Like I said, I've been looking forward to this book for a while. (Though that post only touches on the tail end of the wait; I first heard Shannon talk about it in 2009!) I'm happy to say that it did not disappoint.
It is a contemporary, YA, sci-fi, superhero book. And, even though I knew that, I didn't internalize the fact that it's setting is the present day until I started reading it and realized it isn't dystopian. All the other YA sci-fi I've read lately (including The Hunger Games, Divergent, and Steelheart) is dystopian! Dangerous not Dystopian!? Whut??
Dangerous is the story of Maisie Brown, told in three parts. Each part of the book is almost like a book unto itself because each has a very distinct feel from the next.* Part One brings a rich background into the narrative and imparts the sense of normal life -- Maisie is an only child, home schooled, and has a deformed arm. She has a best friend, Luther, and he is going to miss her horribly while she is off at astronaut summer camp (and off meeting one cute guy in particular). Here in the first section, the superpower stuff starts being revealed and explored and then everything goes horribly wrong. In Part Two, Maisie lives a crazy nightmare sort of life, hunted, hunting, fighting for survival. And Part Three? Well, that's the part where we have to save the world, of course! It was SO nice not to have to wait for these three parts to come out separately (contented sigh).
This book has it all -- memorable characters, humor, suspense, science, superpowers, fast paced action (lighter on violence than the dystopian novels above), and well-developed romance.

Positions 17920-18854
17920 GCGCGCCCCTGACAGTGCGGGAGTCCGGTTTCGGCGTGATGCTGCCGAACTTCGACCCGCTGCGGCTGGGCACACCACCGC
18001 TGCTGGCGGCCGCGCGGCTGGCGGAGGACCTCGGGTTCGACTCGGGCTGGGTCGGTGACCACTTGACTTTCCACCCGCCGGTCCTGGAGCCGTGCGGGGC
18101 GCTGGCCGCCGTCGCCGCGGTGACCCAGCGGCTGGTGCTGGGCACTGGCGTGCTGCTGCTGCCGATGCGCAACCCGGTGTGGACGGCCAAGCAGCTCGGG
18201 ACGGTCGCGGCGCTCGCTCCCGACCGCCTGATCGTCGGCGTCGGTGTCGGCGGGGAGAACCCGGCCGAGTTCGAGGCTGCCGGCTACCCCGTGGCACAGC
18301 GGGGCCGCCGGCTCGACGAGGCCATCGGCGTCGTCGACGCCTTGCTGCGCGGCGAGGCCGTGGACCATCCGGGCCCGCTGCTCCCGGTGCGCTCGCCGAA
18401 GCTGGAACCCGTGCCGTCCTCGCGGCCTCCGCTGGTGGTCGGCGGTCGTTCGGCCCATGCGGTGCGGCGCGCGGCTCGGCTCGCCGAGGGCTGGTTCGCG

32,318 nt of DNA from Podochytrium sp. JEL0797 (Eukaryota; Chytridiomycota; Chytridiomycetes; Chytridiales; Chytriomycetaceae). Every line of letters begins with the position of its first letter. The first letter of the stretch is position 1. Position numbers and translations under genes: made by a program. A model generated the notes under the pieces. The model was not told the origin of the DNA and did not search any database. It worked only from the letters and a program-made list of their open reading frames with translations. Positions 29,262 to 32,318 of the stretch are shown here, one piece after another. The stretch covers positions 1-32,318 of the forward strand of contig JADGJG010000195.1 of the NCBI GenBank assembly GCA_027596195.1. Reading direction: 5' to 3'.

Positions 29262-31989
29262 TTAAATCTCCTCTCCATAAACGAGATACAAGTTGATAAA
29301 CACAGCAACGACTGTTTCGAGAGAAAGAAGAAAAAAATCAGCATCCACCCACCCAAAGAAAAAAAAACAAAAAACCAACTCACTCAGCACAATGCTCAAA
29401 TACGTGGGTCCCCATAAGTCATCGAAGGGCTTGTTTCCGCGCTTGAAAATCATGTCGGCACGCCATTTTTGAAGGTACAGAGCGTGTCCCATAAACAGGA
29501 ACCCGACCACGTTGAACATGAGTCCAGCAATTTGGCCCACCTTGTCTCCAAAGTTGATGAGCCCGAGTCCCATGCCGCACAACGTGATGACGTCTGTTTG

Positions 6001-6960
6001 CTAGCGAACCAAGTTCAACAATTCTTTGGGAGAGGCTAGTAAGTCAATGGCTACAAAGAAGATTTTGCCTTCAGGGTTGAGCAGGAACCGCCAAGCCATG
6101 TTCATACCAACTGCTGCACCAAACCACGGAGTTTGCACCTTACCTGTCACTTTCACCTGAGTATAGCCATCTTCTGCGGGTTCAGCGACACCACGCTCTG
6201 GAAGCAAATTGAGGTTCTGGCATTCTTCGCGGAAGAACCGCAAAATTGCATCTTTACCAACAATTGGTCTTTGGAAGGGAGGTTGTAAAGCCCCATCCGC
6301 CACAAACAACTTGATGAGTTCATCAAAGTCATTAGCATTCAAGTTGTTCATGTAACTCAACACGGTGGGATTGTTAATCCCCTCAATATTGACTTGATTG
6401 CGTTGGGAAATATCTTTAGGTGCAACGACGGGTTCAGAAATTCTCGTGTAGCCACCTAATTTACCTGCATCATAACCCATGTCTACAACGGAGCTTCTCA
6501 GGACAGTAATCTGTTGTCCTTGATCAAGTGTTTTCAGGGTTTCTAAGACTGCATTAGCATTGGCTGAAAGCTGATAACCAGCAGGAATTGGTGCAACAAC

Let's talk about that well-done romance for a sec: The last book I read where the romance was both as chaste and as thoroughly explored as it is in Dangerous was . . . Jane Eyre! The romance follows a refreshing arc, rather than busting in early on and flat-lining through the book. And, SuperBonus, we get the answer to that question we sometimes ask when a book is narrated in the first person by a narrator who isn't completely narcissistic/believes herself to be largely unremarkable: "Why would he even go for her?"
Ah, such a good book! I think I was literally biting my nails at one point. And I kept reading just-one-more-chapter as the book progressed.
Just talking about it makes me want to read it again. :)
* As many of you know, Shannon Hale is my favorite living author, and you won't be surprised when I say I follow her on twitter. Now, this is a rumor because I'm totally too lazy to see if I can track it down, but I remember her saying something on twitter like, "Oops, my book just turned into a trilogy," and then later, "ok we're back to one book." Well, if I'm remembering right and if this is the book she was referring to, it makes sense to me.
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